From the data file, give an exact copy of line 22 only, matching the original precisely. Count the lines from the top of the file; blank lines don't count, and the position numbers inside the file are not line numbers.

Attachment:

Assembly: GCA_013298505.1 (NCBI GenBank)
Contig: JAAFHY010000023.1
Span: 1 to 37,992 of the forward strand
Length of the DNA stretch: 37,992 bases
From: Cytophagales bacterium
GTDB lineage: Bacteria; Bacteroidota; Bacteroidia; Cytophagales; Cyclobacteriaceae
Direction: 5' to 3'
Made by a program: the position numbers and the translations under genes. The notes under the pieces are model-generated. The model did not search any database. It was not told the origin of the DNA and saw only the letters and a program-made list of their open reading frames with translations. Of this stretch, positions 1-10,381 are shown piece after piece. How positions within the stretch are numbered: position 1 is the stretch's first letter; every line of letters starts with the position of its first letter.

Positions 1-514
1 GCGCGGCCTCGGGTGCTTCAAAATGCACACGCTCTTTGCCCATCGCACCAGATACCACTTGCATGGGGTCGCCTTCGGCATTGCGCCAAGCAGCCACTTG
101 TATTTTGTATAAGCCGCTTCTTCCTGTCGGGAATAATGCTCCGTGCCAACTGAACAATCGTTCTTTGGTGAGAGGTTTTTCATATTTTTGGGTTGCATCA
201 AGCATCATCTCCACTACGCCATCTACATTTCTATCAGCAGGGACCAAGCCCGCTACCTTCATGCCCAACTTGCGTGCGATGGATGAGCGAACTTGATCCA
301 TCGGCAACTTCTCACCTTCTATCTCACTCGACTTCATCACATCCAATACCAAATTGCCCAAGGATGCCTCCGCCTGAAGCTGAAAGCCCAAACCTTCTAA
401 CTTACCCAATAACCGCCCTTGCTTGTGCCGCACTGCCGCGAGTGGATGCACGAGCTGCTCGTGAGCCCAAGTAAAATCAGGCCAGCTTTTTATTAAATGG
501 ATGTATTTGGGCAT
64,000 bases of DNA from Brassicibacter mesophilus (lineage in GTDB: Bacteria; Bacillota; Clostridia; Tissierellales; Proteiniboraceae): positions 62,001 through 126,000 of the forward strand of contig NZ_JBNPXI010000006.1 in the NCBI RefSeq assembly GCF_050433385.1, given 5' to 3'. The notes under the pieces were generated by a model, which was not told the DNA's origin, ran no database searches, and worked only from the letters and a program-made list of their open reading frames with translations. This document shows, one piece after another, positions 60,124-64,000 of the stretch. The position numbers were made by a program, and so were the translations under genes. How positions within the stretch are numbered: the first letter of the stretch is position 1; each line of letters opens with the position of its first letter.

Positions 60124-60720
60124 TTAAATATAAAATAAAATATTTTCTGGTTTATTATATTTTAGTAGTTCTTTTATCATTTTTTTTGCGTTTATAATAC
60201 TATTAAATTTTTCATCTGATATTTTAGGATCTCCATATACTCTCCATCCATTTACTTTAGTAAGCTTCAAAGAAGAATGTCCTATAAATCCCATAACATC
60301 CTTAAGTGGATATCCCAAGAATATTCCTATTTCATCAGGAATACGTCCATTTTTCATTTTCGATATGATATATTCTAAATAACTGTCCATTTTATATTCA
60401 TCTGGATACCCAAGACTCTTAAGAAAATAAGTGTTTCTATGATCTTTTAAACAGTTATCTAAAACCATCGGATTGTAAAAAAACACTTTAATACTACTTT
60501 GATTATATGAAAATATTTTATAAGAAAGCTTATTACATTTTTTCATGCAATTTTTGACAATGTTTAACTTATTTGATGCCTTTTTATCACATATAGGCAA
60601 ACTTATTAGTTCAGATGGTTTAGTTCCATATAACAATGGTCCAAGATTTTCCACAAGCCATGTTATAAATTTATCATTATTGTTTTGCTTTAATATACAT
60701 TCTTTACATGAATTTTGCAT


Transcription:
60501 GATTATATGAAAATATTTTATAAGAAAGCTTATTACATTTTTTCATGCAATTTTTGACAATGTTTAACTTATTTGATGCCTTTTTATCACATATAGGCAA